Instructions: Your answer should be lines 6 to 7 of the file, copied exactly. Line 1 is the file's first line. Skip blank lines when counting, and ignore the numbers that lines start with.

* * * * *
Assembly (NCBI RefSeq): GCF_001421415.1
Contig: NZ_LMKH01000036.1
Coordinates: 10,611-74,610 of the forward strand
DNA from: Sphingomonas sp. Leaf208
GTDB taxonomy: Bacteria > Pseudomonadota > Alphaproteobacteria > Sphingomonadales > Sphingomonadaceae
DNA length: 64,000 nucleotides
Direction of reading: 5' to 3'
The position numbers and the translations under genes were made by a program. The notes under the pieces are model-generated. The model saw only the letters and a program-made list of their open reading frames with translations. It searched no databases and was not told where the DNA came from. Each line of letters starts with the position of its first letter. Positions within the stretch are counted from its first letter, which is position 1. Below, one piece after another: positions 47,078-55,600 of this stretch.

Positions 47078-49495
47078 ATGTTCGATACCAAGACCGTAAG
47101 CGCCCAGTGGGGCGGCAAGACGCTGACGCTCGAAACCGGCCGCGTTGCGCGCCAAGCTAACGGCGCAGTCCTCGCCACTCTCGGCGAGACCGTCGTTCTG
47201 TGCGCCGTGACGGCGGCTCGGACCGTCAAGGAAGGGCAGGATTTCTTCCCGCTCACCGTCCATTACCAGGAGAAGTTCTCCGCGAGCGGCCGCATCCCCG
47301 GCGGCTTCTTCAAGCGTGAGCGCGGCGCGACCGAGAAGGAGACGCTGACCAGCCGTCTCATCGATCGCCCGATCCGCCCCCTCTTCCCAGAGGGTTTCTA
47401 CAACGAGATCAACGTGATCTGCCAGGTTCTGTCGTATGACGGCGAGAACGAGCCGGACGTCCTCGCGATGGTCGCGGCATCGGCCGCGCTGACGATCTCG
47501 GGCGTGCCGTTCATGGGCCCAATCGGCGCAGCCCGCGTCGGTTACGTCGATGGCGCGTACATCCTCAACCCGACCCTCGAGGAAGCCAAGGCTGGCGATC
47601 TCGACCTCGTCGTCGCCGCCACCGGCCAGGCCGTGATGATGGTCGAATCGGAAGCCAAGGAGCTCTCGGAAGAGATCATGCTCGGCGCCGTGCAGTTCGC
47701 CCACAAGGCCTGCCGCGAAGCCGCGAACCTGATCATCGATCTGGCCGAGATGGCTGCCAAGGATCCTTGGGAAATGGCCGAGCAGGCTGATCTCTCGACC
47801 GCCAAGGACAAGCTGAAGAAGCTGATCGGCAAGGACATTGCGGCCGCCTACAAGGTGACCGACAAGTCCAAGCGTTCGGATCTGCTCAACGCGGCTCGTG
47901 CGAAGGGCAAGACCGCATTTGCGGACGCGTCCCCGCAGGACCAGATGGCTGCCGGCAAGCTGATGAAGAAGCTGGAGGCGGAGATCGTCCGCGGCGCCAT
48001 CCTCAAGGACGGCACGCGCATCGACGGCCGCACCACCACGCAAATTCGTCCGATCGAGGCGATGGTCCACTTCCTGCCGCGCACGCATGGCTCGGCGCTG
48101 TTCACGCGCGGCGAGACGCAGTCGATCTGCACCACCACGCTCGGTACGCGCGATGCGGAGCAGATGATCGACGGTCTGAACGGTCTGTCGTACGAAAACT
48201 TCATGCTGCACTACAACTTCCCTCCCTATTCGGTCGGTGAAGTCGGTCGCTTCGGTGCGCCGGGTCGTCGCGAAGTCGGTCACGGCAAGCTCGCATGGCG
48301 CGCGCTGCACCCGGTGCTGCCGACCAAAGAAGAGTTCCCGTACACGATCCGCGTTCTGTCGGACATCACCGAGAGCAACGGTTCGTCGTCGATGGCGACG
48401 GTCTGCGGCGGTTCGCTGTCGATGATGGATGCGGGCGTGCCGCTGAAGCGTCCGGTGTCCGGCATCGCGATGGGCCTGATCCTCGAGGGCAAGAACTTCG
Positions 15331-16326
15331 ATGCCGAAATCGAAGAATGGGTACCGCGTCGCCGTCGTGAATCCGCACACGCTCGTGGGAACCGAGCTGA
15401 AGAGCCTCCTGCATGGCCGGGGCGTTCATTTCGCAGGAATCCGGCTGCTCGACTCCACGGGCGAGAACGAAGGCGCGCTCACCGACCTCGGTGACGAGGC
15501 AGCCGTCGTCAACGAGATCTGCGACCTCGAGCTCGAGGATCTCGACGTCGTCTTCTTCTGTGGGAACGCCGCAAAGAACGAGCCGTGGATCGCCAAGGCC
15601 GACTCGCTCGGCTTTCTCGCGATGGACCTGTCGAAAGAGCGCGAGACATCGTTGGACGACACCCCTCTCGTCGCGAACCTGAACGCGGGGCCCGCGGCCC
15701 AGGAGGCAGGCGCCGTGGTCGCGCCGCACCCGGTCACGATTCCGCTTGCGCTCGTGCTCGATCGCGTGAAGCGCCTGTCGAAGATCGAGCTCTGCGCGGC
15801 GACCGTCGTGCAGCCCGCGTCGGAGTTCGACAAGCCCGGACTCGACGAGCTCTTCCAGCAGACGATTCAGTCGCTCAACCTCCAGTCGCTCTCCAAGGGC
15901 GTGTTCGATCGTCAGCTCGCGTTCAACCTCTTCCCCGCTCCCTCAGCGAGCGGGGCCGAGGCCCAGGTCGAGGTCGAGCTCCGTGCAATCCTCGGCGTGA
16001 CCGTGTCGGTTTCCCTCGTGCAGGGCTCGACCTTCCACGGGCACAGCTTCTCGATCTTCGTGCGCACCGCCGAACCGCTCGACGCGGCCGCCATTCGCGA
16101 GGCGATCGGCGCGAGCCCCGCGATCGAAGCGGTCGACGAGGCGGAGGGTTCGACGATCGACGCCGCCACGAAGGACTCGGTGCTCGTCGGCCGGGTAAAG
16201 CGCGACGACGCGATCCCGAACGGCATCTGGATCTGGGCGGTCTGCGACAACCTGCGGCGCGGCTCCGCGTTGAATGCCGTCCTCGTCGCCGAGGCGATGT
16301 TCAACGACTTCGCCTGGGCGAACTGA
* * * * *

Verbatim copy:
DNA length: 64,000 nucleotides
Direction of reading: 5' to 3'